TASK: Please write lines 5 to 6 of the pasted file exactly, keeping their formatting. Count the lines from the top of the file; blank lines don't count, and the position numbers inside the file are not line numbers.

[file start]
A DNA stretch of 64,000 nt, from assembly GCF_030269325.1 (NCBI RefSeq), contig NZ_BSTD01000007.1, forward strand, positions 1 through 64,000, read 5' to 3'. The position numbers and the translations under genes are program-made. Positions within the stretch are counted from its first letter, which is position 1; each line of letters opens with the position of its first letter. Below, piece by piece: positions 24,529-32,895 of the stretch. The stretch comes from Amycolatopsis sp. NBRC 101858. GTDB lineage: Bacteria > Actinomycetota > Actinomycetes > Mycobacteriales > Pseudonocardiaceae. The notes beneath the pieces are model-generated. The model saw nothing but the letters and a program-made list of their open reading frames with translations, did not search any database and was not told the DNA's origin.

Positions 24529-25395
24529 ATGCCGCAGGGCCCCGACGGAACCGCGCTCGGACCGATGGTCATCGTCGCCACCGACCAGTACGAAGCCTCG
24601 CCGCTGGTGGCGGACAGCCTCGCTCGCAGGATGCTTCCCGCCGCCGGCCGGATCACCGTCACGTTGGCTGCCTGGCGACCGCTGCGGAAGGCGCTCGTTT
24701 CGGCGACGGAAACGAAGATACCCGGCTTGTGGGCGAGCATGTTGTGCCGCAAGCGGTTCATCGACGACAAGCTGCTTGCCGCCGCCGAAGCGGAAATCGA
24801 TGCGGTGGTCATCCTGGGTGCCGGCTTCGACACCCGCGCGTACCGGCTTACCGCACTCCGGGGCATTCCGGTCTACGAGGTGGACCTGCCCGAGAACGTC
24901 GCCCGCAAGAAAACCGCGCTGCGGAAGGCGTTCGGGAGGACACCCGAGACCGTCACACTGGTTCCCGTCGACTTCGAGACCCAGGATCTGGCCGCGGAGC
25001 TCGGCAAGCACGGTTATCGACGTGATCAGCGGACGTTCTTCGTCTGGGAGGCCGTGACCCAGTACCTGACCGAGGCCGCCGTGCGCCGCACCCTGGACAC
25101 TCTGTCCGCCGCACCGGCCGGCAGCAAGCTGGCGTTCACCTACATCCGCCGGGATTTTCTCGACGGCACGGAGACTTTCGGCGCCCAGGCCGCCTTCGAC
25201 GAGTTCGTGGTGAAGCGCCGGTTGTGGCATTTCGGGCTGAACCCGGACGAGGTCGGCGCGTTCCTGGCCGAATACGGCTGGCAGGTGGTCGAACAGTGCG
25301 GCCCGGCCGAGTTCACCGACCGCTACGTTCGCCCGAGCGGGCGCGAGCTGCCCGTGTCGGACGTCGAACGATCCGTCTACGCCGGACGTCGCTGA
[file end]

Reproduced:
24701 CGGCGACGGAAACGAAGATACCCGGCTTGTGGGCGAGCATGTTGTGCCGCAAGCGGTTCATCGACGACAAGCTGCTTGCCGCCGCCGAAGCGGAAATCGA
24801 TGCGGTGGTCATCCTGGGTGCCGGCTTCGACACCCGCGCGTACCGGCTTACCGCACTCCGGGGCATTCCGGTCTACGAGGTGGACCTGCCCGAGAACGTC